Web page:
How Venom Affects Humans

Everyone knows that venom can kill you, but how does it actually affect the human body?


It turns out that there are actually three different kinds of snake venom and they each have a different affect..

Hemotoxic venom is designed to assault the cardiovascular system. Cytotoxic venom targets specific sites or muscle groups, while neurotoxic venom goes after the brain and nervous system. Some snakes combine venom types for a more effective bite, while others only carry one specific form of venom. All venoms contain a complex cocktail of proteins and enzymes” (Wisegeek).

Hemotoxic venom will cause the bite victim to experience decreased blood pressure and blood clotting. If the venom reaches the heart before receiving treatment, this is a big problem and usually results in death.

Cytotoxic venom kills human tissue and if any tissue dies then it will have to be amputated.

The goal of neurotoxic venom is to “disrupt the function of the brain and nervous system” (wisegeek). This kind of venom can lead to paralysis and an inability to control one’s muscles. This type of venom “can also attack the body’s supply of ATP, a nucleotide which is critical in energy transfer between cells” (wisegeek).

The danger from venom does not just depend on the type of venom that the victim is inflicted with, it also depends on what kind of snake or animal it is, how much venom was put in the person’s system, and where the bite was.

Obviously a study of how different venom affects people would be highly unethical, so the only way to learn about how venom interacts with the human body is to compare observational data of people that were bitten and would happened to them.

The degree of severity will also depend on the person, just as with medication doses, a child will not need as much to get the same response as an adult.

When comparing venomous snakes and which ones are the most deadly, numbers will be thrown out there like only a fraction of a milligram is enough to kill however many amount of humans.

But how accurate are these figures? Is this an inexact science?

As I mentioned before, it would be highly unethical to test venom responses on humans, so this is not how it is determined. I attempted to find an explanation for this determination and amazingly did not find any, only pieces of data about how toxic particular snake venom would be to humans but no explanation for the methodology behind it.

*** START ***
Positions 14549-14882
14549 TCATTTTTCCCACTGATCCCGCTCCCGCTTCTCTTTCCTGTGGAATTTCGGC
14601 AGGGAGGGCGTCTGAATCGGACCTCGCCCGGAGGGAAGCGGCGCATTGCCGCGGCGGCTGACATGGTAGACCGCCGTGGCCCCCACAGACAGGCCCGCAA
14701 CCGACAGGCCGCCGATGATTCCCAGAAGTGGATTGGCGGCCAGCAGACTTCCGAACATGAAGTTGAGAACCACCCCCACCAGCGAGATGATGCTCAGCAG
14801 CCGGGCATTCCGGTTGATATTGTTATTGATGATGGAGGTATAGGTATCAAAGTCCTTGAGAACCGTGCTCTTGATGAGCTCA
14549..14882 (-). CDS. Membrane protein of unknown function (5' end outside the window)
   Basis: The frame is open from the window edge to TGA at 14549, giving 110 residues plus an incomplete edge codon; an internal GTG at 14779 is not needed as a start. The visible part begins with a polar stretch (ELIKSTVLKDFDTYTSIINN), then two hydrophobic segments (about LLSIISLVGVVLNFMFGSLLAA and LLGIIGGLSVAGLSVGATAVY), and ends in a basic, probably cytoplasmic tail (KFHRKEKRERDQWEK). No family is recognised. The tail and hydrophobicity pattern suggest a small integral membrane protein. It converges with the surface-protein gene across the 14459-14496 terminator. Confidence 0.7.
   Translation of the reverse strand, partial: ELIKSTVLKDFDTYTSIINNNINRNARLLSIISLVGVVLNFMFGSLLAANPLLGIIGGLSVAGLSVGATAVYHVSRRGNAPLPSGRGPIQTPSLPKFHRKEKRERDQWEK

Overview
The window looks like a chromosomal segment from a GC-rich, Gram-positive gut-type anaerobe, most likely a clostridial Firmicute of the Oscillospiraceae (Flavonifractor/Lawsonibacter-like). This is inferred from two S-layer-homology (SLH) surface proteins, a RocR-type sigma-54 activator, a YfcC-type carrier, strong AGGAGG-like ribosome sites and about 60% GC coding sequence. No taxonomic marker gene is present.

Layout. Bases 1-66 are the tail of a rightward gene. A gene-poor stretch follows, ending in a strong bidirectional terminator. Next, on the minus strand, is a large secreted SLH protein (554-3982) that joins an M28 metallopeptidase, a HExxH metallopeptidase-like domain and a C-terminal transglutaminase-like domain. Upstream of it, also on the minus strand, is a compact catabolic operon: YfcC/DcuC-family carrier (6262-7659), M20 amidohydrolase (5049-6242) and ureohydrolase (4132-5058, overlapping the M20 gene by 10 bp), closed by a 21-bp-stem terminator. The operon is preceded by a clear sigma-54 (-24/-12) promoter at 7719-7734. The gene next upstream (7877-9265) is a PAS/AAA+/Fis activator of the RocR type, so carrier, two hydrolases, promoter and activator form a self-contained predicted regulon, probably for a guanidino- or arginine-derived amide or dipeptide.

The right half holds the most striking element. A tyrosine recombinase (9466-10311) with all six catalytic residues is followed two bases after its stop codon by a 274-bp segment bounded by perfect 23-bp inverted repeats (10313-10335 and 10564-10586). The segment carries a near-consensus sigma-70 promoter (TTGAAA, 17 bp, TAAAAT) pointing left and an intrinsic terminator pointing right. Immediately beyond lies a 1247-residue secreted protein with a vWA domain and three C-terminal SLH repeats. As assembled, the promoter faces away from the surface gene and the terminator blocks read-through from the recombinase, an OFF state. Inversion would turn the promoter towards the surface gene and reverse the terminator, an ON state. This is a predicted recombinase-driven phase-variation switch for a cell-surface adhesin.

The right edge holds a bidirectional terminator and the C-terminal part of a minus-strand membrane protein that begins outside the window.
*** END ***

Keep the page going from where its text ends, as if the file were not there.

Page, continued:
This leaves me to only speculate, it could be that scientists determine how much venom is needed to kill animals like mice, this amount is converted to humans based on weight, and this information is used in conjunction with information observed from bite victims about the amount of venom in their system.

This seems like the most plausible way of doing it, if it can easily be determined how much venom was in a person’s system after a bite whether they survive or not, this would be valuable information to compare. A compounding issue is how difficult it is to identify snakes for most people, unless there is something distinct about it like a rattlesnake, a bite victim could have little idea about what snake bit them.

It is my thought that the amount of venom needed to kill a human is a very inexact science and it would definitely depend on the size and condition of the person too.

Luckily for us in the United States, the rattlesnake was the only snake from the Americas to make this list of the world’s top ten most deadly snakes.

4 thoughts on “How Venom Affects Humans

  1. John Conrad Brewster

    I watched a video a few days ago about a man that was actually addicted to snake venom! He claimed that it somehow relaxed him and have him sort of a “high” even though the injection sight in his skin turned into a gaping hole of smelly decaying flesh. Here’s the video below.

  2. Hope Ialeen Williard

    This is an interesting topic. Snake venom, like you’ve said, is obviously very poisonous and I for one would not like to find out how much is needed to kill me! However, with venom being as fast acting and specific as it is, I thought it would probably be desirable in medicine. Turns out it is and it is being used in certain medications. Learn more about it here!

  3. Ryan Madore

    I like your reasoning for determining just how dangerous certain types and amounts of venom are for people. I completely agree that this seems like the most logical way of calculating that, since there really is no other way to gather the data. I found an extremely interesting video on what snake venom does to blood. It is quite graphic, but extremely interesting how this venom alters the blood.

  4. John Stephen Reilly

    I think you’re exploring a really interesting topic here. I think another interesting part of the venom in humans would be how to combat the venom and prevent death. In particular, I’m interested to know if sucking out the venom really works. Maybe it depends which type of venom it is, because I would assume that cytotoxic venom would be the most difficult to suck out because it would kill the tissue of your mouth. Obviously, I can’t find out, unless anyone wants to volunteer? Anyhow, I found this article about whether or not sucking out the venom really works: Here

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